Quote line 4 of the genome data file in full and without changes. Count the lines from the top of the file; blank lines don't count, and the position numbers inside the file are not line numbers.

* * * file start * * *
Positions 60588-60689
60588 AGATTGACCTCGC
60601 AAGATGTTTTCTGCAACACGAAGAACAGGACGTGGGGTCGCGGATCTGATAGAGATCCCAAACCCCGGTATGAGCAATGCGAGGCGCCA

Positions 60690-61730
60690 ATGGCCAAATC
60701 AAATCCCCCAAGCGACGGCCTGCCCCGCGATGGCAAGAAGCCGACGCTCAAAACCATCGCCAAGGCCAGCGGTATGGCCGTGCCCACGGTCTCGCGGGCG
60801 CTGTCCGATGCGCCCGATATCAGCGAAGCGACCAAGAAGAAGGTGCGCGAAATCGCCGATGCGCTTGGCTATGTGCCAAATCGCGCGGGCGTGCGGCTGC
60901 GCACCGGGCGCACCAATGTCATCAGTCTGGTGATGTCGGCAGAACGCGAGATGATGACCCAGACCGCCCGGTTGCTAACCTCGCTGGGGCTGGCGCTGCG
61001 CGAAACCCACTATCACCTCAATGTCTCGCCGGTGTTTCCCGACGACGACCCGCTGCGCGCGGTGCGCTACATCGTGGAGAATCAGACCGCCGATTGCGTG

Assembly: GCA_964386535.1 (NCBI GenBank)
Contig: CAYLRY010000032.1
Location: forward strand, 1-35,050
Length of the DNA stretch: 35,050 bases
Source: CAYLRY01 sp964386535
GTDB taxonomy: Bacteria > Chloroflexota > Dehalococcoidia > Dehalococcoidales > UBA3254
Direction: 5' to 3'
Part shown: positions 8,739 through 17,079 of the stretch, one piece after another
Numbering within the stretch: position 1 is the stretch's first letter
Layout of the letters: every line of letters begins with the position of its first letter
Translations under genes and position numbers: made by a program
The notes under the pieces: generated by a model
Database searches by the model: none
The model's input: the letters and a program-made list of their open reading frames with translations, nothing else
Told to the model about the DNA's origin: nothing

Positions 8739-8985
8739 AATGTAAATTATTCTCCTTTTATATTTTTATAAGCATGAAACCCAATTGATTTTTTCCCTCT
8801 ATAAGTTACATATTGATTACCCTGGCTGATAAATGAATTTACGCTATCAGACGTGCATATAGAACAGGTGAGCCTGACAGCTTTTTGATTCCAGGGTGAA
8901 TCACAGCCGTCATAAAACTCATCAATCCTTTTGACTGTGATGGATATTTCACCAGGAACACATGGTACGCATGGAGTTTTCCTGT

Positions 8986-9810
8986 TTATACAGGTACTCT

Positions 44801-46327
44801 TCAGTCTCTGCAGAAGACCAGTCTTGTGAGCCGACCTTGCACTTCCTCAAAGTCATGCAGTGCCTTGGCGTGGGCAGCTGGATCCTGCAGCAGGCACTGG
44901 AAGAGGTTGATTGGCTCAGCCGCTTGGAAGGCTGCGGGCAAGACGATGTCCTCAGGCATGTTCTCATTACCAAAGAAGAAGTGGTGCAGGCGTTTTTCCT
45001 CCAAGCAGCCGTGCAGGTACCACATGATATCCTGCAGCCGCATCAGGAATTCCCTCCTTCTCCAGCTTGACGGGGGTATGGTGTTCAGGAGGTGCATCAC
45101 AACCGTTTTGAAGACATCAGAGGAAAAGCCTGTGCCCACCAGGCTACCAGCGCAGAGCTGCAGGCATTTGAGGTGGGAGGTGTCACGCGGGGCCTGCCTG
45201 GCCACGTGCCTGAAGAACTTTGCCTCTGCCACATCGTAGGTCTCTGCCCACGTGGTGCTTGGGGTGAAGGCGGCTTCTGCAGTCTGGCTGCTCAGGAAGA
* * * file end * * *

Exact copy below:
Positions 60690-61730